Trying to not have certain thoughts is another common example of avoidance. However, the more we try and avoid and ignore unwanted intrusive thoughts, the stronger the frequency becomes.  In fact we can experiment with this idea in treatment.  Have you heard of the ‘pink fluffy bunny rabbit’ example (or sometimes pink elephant)? When asked to not think of pink fluffy bunny rabbits or their fluffy pink faces, you usually can’t think of anything else but pink fluffy bunny rabbits with fluffy pink faces!   Try it out, look at the image for one minute, then tell yourself not to think of the pink fluffy bunny rabbit… still thinking of the pink fluffy bunny rabbit?

So if you have persistent and distressing thoughts,  despite it making sense to want to banish them from your mind, in actual fact it is a counterproductive strategy.   In CBT, we might actually bring on the thoughts to show that having thoughts doesn’t actually matter or mean anything, with the ultimate aim of proving OCD to be a liar.

If a person believes that they are responsible for harm, or capable of being a paedophile, or that they can’t be trusted to lock their house, it seems like a good idea to seek reassurance and ask someone close to you to tell you otherwise.  Unfortunately this reassurance seeking is a compulsion and ends up strengthening the belief that you really are responsible for or capable of such things, thus keeping the anxiety high and driving the OCD cycle.  CBT will encourage the sufferer not to ask for reassurance, and see what happens to their obsessional belief.

OCD  makes a person more likely to spot ‘risky’ situations and to notice intrusive thoughts. This makes it seem as if the world really is a dangerous place, and increases anxiety. CBT helps a person consider the possibility that there is a risk attached to most things, and experiments with whether being on ‘full alert’ the whole time makes their OCD belief weaker or stronger.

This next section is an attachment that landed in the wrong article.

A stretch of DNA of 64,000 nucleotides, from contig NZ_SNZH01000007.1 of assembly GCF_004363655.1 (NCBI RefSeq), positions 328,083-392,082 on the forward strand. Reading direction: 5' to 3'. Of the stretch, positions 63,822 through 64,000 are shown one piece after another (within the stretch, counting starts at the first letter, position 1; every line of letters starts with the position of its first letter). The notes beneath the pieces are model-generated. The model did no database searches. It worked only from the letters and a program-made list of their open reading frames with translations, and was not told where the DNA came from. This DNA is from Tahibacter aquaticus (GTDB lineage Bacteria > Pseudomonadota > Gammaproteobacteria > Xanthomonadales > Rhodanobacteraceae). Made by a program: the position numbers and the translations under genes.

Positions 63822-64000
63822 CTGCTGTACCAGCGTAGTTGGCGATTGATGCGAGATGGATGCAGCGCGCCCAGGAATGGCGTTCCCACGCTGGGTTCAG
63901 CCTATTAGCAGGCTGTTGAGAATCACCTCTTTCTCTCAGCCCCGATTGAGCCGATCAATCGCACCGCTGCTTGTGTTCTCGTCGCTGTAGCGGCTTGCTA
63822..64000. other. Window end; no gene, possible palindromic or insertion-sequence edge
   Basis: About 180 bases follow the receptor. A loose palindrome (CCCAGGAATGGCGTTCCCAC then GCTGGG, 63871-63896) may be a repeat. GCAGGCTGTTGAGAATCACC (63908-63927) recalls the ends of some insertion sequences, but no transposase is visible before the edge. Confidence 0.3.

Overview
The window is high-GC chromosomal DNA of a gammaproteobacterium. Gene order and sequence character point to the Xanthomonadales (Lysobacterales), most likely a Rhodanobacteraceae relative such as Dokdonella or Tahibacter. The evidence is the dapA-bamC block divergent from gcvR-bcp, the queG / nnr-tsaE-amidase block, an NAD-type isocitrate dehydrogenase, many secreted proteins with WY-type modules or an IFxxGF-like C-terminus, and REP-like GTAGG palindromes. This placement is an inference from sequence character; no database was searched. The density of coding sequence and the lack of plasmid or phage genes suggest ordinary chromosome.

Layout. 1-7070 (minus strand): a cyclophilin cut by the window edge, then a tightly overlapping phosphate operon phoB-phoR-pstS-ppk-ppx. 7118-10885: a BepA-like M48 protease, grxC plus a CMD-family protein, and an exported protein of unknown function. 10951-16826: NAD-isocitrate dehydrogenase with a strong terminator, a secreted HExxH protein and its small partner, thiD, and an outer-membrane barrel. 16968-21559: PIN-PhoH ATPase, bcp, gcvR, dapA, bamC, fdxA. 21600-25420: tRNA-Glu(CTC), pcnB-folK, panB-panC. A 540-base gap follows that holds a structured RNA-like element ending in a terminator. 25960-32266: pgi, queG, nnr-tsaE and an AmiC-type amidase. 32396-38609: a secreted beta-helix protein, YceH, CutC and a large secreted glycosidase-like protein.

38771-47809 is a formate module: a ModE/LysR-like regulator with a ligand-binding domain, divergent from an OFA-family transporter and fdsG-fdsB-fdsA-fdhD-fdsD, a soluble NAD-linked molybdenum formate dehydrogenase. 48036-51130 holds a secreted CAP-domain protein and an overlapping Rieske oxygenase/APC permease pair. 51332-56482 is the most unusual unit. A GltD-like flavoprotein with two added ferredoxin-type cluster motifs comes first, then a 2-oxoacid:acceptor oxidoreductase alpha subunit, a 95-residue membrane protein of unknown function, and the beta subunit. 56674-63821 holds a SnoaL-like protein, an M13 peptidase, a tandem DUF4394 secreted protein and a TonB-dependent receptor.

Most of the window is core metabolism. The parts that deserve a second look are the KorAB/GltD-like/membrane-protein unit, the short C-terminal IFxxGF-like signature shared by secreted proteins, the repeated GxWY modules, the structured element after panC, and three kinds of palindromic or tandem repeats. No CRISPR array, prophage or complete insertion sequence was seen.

Take this example from popular culture. On ‘Who wants to be a Millionaire’, when Chris Tarrant (or Jeremy Clarkson now) says ‘Are you sure? Is that your final answer?’ – does that make the contestant feel more or less anxious? Usually, a contestant’s belief in whether they know the right answer suddenly disappears or significantly lowers when they’re under pressure and start asking themselves, “is that definitely correct?” The more they question themselves, the less certain they are.

It’s exactly the same with OCD, the more you check or carry out other compulsions to be ‘safe’ and ‘certain’, the less certain you usually become.

OCD often makes people mentally check or argue with themselves, and the person with OCD will be asked to try not to engage in these arguments, and see what happens.  These types of behavioural approaches deliberately create anxiety, but at a level the person with OCD is ready to tolerate, often in a very structured and hierarchical step-by-step approach, starting with small exposure exercises, building up to much more difficult ones.

So one of the first steps the person with OCD may be asked to do in therapy – and in fact one which they could start before therapy begins – is to describe the obsessions and compulsions and rank them with the most severe ones at the top, and the least severe at the bottom. This is called the graded hierarchical approach where you start challenging your OCD from the easiest to the hardest.

How can CBT help with ‘Pure O’?

A common question we often receive is “how does CBT work for ‘Pure O’ intrusive thoughts? there are no exercises to do!”, but as mentioned in a previous section, ‘Pure O’ is just standard OCD and is no different to any other form of OCD with both obsessions and compulsions to work on. It’s about challenging our thoughts, and a therapeutic example might be to purposely bring on the unwanted OCD thoughts for their behavioural exercises. CBT will also help a patient recognise their compulsive behaviours, such as seeking reassurance, avoidance and checking for physical body reactions.


Remember, OCD is ‘Just a Thought’ and what CBT will teach people is that it’s not the thoughts themselves that are the problem; it’s what people make of those thoughts in the first place.

A key stage in the evolution of CBT was the development of ‘Exposure and Response Prevention (ERP)’ which involves being exposed to whatever it is that makes a person feel anxious, without checking or carrying out other rituals.  You can read more about ERP on the next page.